Archive for July 5th, 2010

On 8, May 1739 Voltaire set out in the company of the du Chatelets for the Low Countries. In Brussels they rented a house in the rue de la Grosse Tour. Since they had time on their hands they set out to hard work: Voltaire was busy with his play, Mahomet and finishing Louis XIV.
After the Peace of Utrecht, in 1713, Belgium the cockpit of Europe for long, had become Austrian Netherlands. While Spain was in control any one who showed signs of intelligence or promise whould have been hauled to gaol and head chopped off. As the Regents of Spanish tyranny wanted it was not safer for subjugated nation to think. It had become an acquired habit for the Belgians to keep out of intellectual life. Instead they were all gaga over material progress and making money. Voltaire was bored and he complained bitterly,’Brussels is the extinguisher of imagination. There is no decent printer or engraver, not one single man of letters…This is the country of obedience.’
When he gave a party for Mme du Chatalet sent out invitations in the name of ‘the Envoy from Utopia’, only to find out that not one of the guests had ever heard of Utopia!
Later they went to stay with the Duc d’Arenberg at Enghien the only books they could find were the one they had brought along. Later when he complained of the Flemish to Crown Prince Frederick
( who later became Frederick the Great) he sympathized with him and said, he should see what the German were like, ferocious as the beasts they pursued.(ack: Voltaire in Love-Nancy Mitford,Penguin)

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(After the threat posed by Persia was gone Athens and Sparta fell out. Their rivalry will bleed them white and their decline will leave Rome to rise as an imperial power. b.)
Athens of old was gone. None could believe how quickly the city had showed a deep chasm within itself. It was thus Aesop found Athens in his advanced years. He was sixty something. When one of old acquaintances shared his disappointment at the deep division rearing its head Aesop dismissed it thus, ”Nothing strange, Cleomenes, what do you expect from a city of highest ideals but would require slaves? We ourselves are to blame.”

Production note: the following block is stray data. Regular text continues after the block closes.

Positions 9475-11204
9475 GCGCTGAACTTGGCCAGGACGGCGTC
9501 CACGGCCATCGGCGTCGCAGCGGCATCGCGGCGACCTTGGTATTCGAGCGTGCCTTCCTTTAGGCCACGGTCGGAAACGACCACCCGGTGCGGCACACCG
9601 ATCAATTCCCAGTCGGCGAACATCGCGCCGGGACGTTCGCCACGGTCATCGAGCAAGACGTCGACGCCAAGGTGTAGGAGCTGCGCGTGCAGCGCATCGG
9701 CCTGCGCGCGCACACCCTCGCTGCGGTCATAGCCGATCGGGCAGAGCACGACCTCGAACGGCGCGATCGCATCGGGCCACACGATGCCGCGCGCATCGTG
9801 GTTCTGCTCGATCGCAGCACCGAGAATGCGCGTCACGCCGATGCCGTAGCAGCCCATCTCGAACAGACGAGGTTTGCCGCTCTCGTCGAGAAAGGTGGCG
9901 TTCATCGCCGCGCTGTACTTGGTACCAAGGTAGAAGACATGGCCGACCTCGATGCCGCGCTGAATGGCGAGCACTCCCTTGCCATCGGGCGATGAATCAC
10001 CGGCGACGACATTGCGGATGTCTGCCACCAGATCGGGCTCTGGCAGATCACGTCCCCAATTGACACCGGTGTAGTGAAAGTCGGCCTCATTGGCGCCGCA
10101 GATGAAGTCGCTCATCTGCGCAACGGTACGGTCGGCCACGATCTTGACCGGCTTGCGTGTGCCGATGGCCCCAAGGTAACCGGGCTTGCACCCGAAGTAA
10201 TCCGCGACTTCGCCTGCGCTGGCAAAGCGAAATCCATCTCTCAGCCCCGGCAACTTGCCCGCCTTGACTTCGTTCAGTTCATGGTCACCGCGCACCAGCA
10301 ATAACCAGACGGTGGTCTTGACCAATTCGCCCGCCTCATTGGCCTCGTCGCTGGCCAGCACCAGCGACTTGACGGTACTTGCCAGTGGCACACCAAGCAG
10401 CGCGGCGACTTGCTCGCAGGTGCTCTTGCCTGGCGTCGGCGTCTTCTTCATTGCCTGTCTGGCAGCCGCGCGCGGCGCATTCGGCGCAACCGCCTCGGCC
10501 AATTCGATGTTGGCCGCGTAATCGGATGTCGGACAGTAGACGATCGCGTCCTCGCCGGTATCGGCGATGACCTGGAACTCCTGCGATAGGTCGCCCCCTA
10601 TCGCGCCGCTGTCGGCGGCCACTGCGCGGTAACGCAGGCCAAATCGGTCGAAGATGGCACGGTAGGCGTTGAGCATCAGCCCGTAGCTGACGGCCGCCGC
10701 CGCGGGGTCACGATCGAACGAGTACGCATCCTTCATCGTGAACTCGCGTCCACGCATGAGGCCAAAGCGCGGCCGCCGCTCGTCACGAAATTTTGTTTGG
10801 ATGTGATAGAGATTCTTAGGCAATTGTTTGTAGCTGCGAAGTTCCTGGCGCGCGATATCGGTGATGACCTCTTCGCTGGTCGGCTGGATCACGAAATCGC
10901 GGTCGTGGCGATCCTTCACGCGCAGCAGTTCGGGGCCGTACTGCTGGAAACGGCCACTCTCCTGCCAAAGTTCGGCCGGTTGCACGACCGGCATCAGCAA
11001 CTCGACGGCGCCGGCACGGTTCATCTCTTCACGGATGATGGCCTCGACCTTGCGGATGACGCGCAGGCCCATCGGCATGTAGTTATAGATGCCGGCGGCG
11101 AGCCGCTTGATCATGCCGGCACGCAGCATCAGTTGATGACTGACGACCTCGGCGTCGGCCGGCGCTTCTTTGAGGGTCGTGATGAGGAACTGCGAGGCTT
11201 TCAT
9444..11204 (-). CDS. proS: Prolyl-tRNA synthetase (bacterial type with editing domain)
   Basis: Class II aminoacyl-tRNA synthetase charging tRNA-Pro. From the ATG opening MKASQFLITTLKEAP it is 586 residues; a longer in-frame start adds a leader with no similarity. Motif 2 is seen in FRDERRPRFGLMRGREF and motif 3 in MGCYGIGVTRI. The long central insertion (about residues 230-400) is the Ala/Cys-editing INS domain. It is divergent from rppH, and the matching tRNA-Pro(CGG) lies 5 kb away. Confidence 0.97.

Even when Athens looked so formidable, tocsin of decline was going on at a rate that was so subtle and implacable. The citizens the wise, the good, and the bad spent their lives just as the very dregs of the city made their living: for all their actions good or bad could not have stemmed the crisis. It wasn’t the guardian spirit of the city had abandoned the city but the march of events taking elsewhere needed more room to spread out. In the face of such overwhelming onslaught the city was not adequately protected. (Just as a hurricane can be explained as Mother Nature letting out excess of heat escape. Hurricane Katrina, – or Floyd before it, made a landfall not caring where it hit. The dikes of New Orleans would fail and create unparalleled havoc. Such an impersonal hand takes over history of nations as well.) Athens was no exception to the general rule.

Athens in transition. For Aesop it was as if his beloved city, that tower of pride had vanished, brick by brick even while he sought its shelter: his more pressing concern was to beat back the boredom which was creeping on his old age.
Aesop told stories to the Athenians the young and old, not so much for its moral content but as a way of being part of the warmth that the living gave out. It did lessen the pain of losing his wife, and his old master and his wife. And his only friend Xeno took leave for the last time. Before he died the old cynic felt homesick. He had a knack of making every friend look a fool. It did not work in the case of Aesop because he affirmed that he was a fool. “I am a fool for progress Xeno. I look forward to changes. What these will be or in what shape or form I have no idea. Yet I call it is progress. (A higher state of things, so I tell myself.) But when it comes, I am sure, I will not like it at all.”

A tragic poet had his play put up before the boards. He watched a tragic actor who was required to wear thick shoes and tall wigs. Since it was his play and knew the effect he wanted from him he explained his entry called for a subtle approach. The much harried actor said when he came in such thick shoes it was a wonder he did not fall over. “So I need a cane to support myself. How much more subtlety you intend to put into my cane?”
Another time a comic actor who did not impress his audience with his witticisms asked the public, ”You get two obols worth of seat, free from the city. The least you could do is show some appreciation of that?”
Dramatists of yore wrote as they often said, as inspired by gods. The audience lapped it up and said they were enlightened and taken to a higher sphere as a result. Aesop was shrewd to note how the relationship between the writer and his audience went a shift over the years. It was progress that Aesop thought as natural. The audience became enlightened with so many plays that they attended in civic pride and it made them arbiters as well. Gradually it was the taste of man on the street that decided the kind of plays that were to be staged. Not the poet, not the muse but the uncouth rabble set the trend. It was the masses that in the end beat the system. (ch:11-Beating the System:sections 4-6)


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